College basketball: North County’s Graves closing a chapter at Hawaii-Hilo

Peninsula Premier Admin

HILO, HAWAII — Diving for a loose ball — much like he has done throughout his basketball career — left Jordan Graves’ left shoulder numb upon colliding with an opponent.

Adrenaline enabled him to ignore the injury, charging back down the floor until he went up for a layup and his left elbow locked up, leaving him in a state of shock.

“My trainer said you’re done,” Graves said.

Not just for the night, but the 2019-2020 season for Hawaii-Hilo, as Graves had torn his labrum in his left shoulder. As a senior, the first question that crossed the 6-foot-2 guard’s mind was whether he had played his last collegiate basketball game.

“I thought my career was over,” said Graves, North County High’s all-time leading scorer. “I really did.”

North County grad Jordan Graves leads Hawaii-Hilo in assists. (Photo courtesy of Jordan Graves)

In part, because Graves had used his redshirt year. Yet, because the injury occurred early in the season, he was allowed to petition and was granted a medical redshirt season.

“It was a blessing,” Graves said. “Then the pandemic hit.”

Once again Graves was left in limbo, unsure if Hawaii-Hilo would have a 2020-21 season after the start was delayed in December — unsure if he would get on the hardwood again.

“It’s been a rollercoaster,” Graves said. “I’m taking the bumps as they go. I’m just trying to stay on the ride.”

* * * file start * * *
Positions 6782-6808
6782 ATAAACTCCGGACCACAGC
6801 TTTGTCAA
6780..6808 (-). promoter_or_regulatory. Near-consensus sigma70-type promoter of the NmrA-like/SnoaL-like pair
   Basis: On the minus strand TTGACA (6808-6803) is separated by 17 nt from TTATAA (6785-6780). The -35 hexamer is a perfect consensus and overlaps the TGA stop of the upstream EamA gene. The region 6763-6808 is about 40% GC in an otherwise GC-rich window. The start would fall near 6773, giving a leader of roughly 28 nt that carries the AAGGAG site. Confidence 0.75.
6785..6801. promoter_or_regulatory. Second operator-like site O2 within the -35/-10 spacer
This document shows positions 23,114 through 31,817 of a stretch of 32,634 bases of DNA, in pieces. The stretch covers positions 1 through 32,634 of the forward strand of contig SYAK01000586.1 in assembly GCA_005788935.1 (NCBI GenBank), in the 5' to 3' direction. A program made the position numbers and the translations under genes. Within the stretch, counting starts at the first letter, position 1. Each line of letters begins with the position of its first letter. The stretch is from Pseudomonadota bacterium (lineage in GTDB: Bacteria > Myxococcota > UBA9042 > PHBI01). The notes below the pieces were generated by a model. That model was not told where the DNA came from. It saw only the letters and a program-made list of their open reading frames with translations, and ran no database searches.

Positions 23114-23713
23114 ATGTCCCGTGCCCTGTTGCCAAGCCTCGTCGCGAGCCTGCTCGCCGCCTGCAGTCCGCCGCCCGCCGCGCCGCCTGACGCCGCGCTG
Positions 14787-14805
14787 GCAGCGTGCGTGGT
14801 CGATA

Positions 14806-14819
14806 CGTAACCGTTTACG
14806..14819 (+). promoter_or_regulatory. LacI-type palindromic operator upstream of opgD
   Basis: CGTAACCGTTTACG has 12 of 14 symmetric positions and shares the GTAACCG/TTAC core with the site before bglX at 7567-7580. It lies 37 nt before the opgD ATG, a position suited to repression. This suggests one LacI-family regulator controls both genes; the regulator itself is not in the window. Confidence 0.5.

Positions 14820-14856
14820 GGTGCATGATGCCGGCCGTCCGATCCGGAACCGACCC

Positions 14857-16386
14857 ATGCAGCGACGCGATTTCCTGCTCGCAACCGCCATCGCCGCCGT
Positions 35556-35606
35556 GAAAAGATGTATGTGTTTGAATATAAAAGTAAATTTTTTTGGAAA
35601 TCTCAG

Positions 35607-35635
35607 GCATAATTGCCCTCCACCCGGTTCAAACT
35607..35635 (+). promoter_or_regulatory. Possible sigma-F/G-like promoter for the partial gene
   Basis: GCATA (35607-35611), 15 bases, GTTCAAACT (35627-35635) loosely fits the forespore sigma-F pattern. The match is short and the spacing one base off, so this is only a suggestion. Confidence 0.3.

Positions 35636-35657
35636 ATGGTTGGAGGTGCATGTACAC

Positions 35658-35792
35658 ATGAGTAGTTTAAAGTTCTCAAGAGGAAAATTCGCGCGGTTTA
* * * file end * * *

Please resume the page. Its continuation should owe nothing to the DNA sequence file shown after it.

While a delayed and abbreviated season consists of just games on the Hawaiian islands, Hawaii-Hilo is playing the schedule handed to it and Graves has asserted himself as the leader on the floor.

The Vulcans opened Pacific West Conference play 2-0 for the first time in over a decade, and are 3-1 overall, with Graves leading the team in minutes played, assists and steals.

“Honestly the extra time from the pandemic enabled me to spend more time rehabbing and strengthening the shoulder,” Graves said.

While Graves feels no discomfort in his shoulder, it has taken time to regain his shooting touch from the perimeter, where he made a habit of torching opponents while at North County.

Unable to shoot for five months, Graves didn’t get the normal repetition of shots he would take in the off-season to keep his skills sharp.

As a result, the 22-year-old is averaging just 6.5 points a game, down from the 14 points he was dropping last season before the injury.

“The shot will come,” Graves said. “I just need to dial it back. Even though my shots aren’t falling, I’m not letting it impact my game.”

That’s been evident with his contributions on the floor, averaging a team-high 3.1 assists and two steals a night, while also pulling down 4.5 rebounds in conference play.

“What I remember most about Jordan is he was our best defender,” Seaside’s Finest travel coach Jason Hieb said. “He flew under the radar at all these camps because he’s a team guy.”

For as dominant of a scorer as Graves was in producing over 1,000 points in four years at North County, overlooked was his defense and ability to distribute when teams doubled down on him.